Beneath London’s Fog by Iona Caldwell

I received an EARC of this book from FyreSyde Publishing in exchange for an honest review.
Trigger Warning: This novel and review discuss the following: vampires, murder, death.

Goodreads Rating: 2 Stars


I want to preface this review with a loud disclaimer: I did not like this book, but others might. Therefore, I will be posting this review even though I received it from the publisher, and it’s unfortunately not a rave review. The following are my honest thoughts on the novel.

Truthfully, this book was not for me. I honestly thought it could be, because I thought it would be a supernatural, haunting, creepy read with a vampire twist. I’m always intrigued by those kinds of novels, so I was anticipating to really like this book.

Beneath London’s Fog is supposed to be about a vampire named Jonathan, and how for centuries he has been occupying London as one of the only vampires in the city. However another vampire comes along who murders his victims maliciously, unlike Jonathan, who only utilizes attractive humans for their blood and only so far as to quench his hunger, before leaving them to heal with their memories manipulated to remember nothing. Yet, Jonathan is being blamed for these murders.

Unfortunately, I didn’t understand much of what Caldwell was trying to relay as far as a plot line, because the novel is written from Jonathan’s point of view and much of his observations are just pure train of thought. There is little background information that creates imagery for the reader. This causes such a huge disconnect as Jonathan jumps from thought to thought- it creates such holes in the action.

I did understand that Jonathan’s territory was being invaded by this malicious, mysterious vampire, but their backstory is sparsely revealed. Unfortunately, the writing is also overly dramatic, utilizing such heavy, emotionally impacting diction that it distracts from interpreting the relationships between the characters. I know Caldwell is trying to be a little unassuming to invoke some mystery and suspense into her writing, but to me, it comes off as trying too hard.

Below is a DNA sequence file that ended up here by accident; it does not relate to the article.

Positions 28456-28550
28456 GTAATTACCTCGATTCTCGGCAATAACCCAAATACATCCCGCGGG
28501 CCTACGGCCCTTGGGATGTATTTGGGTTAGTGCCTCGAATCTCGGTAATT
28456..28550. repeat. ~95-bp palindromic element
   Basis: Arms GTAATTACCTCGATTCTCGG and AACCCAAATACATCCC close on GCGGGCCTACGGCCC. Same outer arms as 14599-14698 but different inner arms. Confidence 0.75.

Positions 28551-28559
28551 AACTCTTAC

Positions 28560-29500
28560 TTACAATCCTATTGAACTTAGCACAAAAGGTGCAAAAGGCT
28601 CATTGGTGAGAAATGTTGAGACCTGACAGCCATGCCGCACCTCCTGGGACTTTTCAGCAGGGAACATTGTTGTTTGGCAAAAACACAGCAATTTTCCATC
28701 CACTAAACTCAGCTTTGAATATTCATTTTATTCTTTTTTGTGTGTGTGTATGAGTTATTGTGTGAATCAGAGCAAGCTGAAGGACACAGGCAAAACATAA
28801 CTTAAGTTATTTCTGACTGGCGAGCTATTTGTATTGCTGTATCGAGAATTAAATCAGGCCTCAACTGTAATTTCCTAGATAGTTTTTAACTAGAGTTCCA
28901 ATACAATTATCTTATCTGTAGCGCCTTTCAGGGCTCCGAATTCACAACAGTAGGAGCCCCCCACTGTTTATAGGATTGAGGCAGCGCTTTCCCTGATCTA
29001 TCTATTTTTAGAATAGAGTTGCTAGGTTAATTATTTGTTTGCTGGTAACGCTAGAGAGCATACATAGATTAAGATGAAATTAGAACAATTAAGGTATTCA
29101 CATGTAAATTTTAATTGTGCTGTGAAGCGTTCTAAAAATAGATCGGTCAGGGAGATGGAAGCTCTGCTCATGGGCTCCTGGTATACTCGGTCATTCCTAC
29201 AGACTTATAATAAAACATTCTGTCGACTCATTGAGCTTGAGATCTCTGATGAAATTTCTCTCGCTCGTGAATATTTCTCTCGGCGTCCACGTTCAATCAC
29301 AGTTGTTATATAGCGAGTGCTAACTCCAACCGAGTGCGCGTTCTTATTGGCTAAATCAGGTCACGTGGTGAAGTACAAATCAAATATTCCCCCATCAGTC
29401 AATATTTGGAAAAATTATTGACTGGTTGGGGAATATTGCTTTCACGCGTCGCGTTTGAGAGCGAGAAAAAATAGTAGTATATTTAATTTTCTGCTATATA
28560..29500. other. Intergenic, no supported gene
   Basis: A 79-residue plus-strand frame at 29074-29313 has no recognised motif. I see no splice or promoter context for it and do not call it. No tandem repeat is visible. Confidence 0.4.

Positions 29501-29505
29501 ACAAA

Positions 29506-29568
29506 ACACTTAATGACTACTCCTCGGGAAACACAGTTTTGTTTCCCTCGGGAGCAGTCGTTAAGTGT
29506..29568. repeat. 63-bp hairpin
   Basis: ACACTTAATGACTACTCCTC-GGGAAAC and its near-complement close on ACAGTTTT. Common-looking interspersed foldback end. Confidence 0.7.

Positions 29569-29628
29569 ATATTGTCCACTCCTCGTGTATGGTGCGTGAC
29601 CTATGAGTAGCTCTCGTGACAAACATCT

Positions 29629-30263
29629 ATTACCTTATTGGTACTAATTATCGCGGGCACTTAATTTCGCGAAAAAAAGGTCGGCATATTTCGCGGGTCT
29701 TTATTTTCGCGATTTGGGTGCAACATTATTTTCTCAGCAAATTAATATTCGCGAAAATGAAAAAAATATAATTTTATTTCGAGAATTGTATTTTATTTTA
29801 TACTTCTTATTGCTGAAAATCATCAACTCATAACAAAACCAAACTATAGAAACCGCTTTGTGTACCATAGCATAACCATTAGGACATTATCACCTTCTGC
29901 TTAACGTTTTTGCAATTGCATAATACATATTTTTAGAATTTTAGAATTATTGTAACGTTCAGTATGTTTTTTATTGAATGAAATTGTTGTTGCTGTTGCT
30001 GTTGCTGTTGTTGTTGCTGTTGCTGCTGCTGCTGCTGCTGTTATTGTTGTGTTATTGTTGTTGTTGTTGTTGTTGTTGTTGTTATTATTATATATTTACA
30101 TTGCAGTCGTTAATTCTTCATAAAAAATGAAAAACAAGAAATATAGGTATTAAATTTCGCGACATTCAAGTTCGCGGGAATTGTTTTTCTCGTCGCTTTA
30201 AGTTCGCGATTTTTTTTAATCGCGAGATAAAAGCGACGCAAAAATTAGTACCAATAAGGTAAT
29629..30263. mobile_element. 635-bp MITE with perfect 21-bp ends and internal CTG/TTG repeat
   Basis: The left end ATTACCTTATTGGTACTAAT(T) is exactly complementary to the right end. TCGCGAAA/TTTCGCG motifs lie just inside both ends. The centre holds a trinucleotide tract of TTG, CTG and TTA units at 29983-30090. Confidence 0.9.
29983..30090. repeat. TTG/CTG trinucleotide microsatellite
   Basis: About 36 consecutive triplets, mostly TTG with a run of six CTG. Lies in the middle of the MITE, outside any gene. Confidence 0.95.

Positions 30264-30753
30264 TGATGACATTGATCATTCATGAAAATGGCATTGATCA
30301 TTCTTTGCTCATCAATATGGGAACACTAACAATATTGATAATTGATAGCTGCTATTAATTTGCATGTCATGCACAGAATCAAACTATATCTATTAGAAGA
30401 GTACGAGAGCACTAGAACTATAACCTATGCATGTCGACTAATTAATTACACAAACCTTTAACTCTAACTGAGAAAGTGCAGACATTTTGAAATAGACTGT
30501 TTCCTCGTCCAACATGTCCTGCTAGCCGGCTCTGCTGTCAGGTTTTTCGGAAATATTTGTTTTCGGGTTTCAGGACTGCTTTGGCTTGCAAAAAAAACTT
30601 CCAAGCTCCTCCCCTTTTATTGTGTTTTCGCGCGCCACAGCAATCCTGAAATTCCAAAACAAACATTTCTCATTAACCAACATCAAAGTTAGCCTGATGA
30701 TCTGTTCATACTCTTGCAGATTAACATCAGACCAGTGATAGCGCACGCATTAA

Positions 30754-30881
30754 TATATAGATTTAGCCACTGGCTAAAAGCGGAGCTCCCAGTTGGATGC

Another thing that detracted from my reader experience is that the setting of the novel doesn’t exactly match the title.  I was anticipating some atmospheric, haunting, eerie type setting, but it this picture isn’t manifested at all. The fog is actually referring to Jonathan’s ability to become the fog. Not exactly what I was expecting when supernatural experiences were mentioned.

Overall, this book did not stack up against the other supernatural reads that have completely captivated my attention and imagination. Could other readers enjoy this? Absolutely, and in fact there are other readers who have reviewed and said that this is a wonderful book. Unfortunately for me, I struggled to get through this book. And it wasn’t a #moodreaderprobs because I am feeling ALL the fall creepy reads. This book just didn’t do it for me.

As always, I feel terrible having to write a negative review, especially for an author who clearly is proud of their work and just trying their hardest to promote their brain child. But, if I’ve learned anything from reviewing for authors and publishers, no review or refusing to review something is worse than writing a less-than-raving review. So, I know they’ll understand that I’m just trying to deliver the honest review that they asked for. I also wouldn’t discourage anyone from checking out a book that piques their interest, no matter what I think of it.

Published: October 30, 2019

Publisher: Fyreside Publishing

TL/DR: Beneath London’s Fog by Iona Cladwell is a dark noir novel about a vampire’s life in London.

Read it? Personally, I say no, but if you wish to, go for it.

Recommend it? No.

Buy it? I would not purchase this book, but if it intrigues you, by all means- go for it.


Categories: Book Review, Fiction, Mystery, Paranormal

Tags: , , , , , , ,

1 reply

  1. It’s always disappointing to spend all that time and not really like it! Sorry!

Share your thoughts!

This site uses Akismet to reduce spam. Learn how your comment data is processed.

%d bloggers like this: